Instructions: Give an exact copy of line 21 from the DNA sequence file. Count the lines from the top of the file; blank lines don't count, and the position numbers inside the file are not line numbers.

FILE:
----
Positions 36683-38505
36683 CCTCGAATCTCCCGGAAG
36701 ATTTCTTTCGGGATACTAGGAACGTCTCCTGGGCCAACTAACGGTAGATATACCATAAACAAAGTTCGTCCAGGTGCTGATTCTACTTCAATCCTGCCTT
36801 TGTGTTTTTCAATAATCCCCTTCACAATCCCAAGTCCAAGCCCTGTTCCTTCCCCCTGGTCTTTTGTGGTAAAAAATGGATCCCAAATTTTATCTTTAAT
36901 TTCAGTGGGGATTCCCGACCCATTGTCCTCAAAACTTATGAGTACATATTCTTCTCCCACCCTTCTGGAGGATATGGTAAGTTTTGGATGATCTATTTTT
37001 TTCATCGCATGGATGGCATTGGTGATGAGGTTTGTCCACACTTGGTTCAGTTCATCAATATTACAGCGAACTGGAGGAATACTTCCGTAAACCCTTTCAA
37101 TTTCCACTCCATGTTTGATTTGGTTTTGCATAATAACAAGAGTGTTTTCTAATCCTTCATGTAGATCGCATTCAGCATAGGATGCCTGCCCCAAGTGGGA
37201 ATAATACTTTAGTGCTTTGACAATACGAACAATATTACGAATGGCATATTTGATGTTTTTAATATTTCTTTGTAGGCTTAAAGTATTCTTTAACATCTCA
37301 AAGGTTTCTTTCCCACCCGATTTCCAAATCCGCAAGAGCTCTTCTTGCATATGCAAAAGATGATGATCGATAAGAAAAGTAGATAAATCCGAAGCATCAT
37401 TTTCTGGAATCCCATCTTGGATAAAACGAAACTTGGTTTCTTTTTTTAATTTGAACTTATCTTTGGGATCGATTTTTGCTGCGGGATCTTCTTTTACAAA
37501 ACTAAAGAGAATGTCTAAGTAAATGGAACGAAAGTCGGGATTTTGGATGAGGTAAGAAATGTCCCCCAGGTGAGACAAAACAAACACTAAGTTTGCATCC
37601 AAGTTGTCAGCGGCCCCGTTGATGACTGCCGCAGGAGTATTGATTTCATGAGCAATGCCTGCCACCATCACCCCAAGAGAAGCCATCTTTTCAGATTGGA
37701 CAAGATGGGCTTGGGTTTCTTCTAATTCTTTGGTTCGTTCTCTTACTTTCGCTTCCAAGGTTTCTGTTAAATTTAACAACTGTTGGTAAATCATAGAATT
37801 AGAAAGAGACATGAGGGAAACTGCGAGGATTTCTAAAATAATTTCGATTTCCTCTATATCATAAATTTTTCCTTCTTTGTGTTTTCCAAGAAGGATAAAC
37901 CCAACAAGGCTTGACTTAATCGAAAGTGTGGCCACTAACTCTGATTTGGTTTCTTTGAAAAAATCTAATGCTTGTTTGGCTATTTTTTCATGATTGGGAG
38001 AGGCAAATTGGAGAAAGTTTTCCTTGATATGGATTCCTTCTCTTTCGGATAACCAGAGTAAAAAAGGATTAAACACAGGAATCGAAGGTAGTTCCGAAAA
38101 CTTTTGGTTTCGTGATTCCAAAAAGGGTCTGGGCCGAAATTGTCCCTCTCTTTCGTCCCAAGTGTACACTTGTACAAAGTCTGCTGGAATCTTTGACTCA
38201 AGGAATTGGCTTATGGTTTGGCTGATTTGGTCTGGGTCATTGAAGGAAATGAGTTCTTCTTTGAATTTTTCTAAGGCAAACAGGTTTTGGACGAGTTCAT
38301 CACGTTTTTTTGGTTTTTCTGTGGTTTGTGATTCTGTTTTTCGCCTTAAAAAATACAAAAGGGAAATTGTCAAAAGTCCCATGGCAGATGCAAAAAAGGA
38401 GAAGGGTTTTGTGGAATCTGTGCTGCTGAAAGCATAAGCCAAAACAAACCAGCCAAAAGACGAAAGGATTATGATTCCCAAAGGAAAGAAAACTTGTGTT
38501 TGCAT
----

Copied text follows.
38501 TGCAT